Soybeans soar, supported by demand, weather
Soybeans were sharply higher on commercial and technical buying. Some key U.S. growing areas will remain dry with probable stress in some key U.S. growing areas. Parts of the region will receive rain, but it might miss some of the drier areas, and while temperatures are expected to be cooler, some yield loss has likely occurred. Additionally, some of the Delta crop has or could be damaged as Tropical Storm Laura moves further inland. Weekly new crop export numbers were bullish, fueled by demand from China and unknown destinations. Still, overall sales to China continue to fall short of what’s needed to meet Phase One Agreement obligations. Soybean meal and oil were higher, supported by commercial buying. The International Grains Council estimated global 2020/21 production at 373 million tons, compared to the July guess of 365 million, largely on expectations for the U.S., and the 2019/20 total of 339 million tons.
Corn was higher on commercial and technical buying. Corn is also watching the weather and while some areas will see rain, it might not be enough to break the drought in parts of the region. Drought conditions have expanded in Iowa, parts of which were also impacted by last week’s derecho. The USDA will likely trim yield and production expectations September 11th. China and unknown destinations bought 747,000 and 140,000 new crop U.S. corn, respectively, bringing the week’s total for announced sales to 1,395,000 tons. Weekly new crop export sales were strong, but old crop shipments fell short of what’s needed to meet projections for the current marketing year. Ethanol futures were lower. Brazil will reportedly temporarily remove import tariffs on corn, soybeans, and rice to limit domestic price inflation. The International Grains Council estimates 2020/21 world corn production at 1.166 billion tons, compared to 1.164 billion last month and 1.121 billion last marketing year.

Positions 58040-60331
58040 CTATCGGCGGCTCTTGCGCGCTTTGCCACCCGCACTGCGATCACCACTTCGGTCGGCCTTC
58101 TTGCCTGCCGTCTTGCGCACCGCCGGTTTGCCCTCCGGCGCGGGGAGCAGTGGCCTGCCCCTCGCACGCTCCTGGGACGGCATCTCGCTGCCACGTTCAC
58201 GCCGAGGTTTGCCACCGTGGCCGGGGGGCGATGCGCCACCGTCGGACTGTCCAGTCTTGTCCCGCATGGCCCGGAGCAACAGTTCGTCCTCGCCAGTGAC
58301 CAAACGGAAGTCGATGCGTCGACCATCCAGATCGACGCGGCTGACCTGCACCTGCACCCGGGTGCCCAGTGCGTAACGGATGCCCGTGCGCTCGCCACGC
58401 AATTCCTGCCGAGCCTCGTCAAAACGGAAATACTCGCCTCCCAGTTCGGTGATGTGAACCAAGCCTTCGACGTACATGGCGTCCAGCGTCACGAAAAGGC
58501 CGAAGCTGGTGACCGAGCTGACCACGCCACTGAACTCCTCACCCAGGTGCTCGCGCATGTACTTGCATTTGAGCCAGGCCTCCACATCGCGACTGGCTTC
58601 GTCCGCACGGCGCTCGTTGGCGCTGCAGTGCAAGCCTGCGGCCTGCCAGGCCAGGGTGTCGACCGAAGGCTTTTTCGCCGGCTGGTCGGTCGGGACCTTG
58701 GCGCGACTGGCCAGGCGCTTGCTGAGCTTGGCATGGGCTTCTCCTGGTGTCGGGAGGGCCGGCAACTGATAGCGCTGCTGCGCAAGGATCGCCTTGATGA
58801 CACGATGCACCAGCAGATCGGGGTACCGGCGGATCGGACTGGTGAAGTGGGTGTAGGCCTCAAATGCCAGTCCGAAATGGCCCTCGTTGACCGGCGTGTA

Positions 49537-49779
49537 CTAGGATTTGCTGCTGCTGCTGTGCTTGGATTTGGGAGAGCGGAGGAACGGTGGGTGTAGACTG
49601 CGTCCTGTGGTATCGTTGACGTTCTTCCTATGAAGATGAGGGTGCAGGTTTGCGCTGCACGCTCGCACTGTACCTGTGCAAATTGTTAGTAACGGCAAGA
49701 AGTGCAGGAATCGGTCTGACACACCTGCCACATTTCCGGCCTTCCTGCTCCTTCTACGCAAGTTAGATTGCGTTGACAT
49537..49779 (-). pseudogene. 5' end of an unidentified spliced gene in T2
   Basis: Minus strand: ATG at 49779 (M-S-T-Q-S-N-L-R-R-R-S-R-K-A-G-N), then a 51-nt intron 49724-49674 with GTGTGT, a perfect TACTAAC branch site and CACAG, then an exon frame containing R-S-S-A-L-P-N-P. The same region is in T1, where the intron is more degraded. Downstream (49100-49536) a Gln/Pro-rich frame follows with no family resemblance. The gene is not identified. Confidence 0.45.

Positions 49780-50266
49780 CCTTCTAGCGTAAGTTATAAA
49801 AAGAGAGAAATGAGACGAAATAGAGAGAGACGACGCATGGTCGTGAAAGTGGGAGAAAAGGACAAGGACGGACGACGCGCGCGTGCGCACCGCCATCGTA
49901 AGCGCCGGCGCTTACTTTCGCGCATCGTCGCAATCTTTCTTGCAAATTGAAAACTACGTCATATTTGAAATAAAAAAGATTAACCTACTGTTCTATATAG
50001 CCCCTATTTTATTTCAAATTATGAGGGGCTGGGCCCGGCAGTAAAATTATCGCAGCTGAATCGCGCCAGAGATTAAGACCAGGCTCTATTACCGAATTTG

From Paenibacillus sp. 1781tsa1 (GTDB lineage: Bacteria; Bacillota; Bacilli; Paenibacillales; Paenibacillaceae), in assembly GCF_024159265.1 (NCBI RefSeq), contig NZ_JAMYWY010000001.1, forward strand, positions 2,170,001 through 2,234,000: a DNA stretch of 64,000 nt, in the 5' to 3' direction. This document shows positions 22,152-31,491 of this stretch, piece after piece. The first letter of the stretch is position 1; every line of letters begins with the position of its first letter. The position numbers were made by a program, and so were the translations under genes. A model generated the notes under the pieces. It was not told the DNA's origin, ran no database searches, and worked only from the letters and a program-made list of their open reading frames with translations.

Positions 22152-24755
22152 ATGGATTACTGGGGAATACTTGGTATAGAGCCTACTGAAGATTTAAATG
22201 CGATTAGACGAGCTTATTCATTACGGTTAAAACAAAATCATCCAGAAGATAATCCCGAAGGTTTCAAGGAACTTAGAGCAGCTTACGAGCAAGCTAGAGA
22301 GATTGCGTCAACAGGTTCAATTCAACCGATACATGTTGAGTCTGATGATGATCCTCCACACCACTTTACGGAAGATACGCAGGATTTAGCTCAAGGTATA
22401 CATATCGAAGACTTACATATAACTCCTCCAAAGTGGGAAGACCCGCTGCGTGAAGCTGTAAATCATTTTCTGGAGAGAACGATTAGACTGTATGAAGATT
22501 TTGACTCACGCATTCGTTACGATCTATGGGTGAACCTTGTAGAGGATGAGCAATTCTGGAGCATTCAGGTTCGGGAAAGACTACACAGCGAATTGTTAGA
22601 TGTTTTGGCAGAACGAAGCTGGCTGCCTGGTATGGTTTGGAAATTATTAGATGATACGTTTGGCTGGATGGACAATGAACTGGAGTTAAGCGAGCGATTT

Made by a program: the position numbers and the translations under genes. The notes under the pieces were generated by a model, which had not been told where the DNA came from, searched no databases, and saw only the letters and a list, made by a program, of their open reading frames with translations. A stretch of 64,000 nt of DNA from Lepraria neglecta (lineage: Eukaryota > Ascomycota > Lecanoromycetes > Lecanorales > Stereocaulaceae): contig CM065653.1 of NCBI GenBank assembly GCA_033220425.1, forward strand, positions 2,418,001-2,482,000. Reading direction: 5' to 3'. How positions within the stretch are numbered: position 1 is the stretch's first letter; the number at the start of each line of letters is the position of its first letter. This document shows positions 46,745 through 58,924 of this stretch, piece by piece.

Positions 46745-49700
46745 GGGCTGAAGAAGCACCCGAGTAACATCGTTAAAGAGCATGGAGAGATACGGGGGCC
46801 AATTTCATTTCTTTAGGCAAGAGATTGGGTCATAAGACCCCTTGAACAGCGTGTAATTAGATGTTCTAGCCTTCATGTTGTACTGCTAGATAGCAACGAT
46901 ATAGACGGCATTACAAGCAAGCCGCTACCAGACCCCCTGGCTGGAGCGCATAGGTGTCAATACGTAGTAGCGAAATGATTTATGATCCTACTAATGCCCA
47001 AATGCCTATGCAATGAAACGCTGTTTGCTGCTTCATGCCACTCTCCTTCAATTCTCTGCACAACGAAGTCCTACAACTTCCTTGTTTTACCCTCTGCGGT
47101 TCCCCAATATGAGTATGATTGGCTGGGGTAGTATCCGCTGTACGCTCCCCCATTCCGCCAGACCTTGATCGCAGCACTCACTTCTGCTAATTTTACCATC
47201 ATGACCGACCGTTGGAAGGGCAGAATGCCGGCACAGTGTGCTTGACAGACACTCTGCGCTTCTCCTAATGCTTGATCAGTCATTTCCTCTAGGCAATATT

The wheat complex was higher on commercial and technical buying, along with the lower dollar index. China did buy a routine amount of U.S. wheat last week and there’s continued talk of more new demand. Nothing has been announced by the USDA, but by that same token, last week’s sales weren’t announced either. Physical shipments of wheat were more than what’s needed to meet projections for the 2020/21 marketing year. More spring wheat harvest delays and quality concerns are probable because of rain in the northern U.S. Plains. Winter wheat harvest activity is nearly wrapped up, so Chicago and Kansas City are monitoring planting conditions for the new crop. DTN says Japan purchased 100,956 tons of food wheat from the U.S. and Canada, while Jordan purchased 60,000 tons of wheat. The International Grains Council expects the 2020/21 global crop to be 763 million tons, compared to 762 million a month ago and the 2019/20 total of 762 million tons. Agritel left its 2020/21 production estimate for France unchanged at 29.22 million tons but cut exports by 40% following rain during planting and drought during development.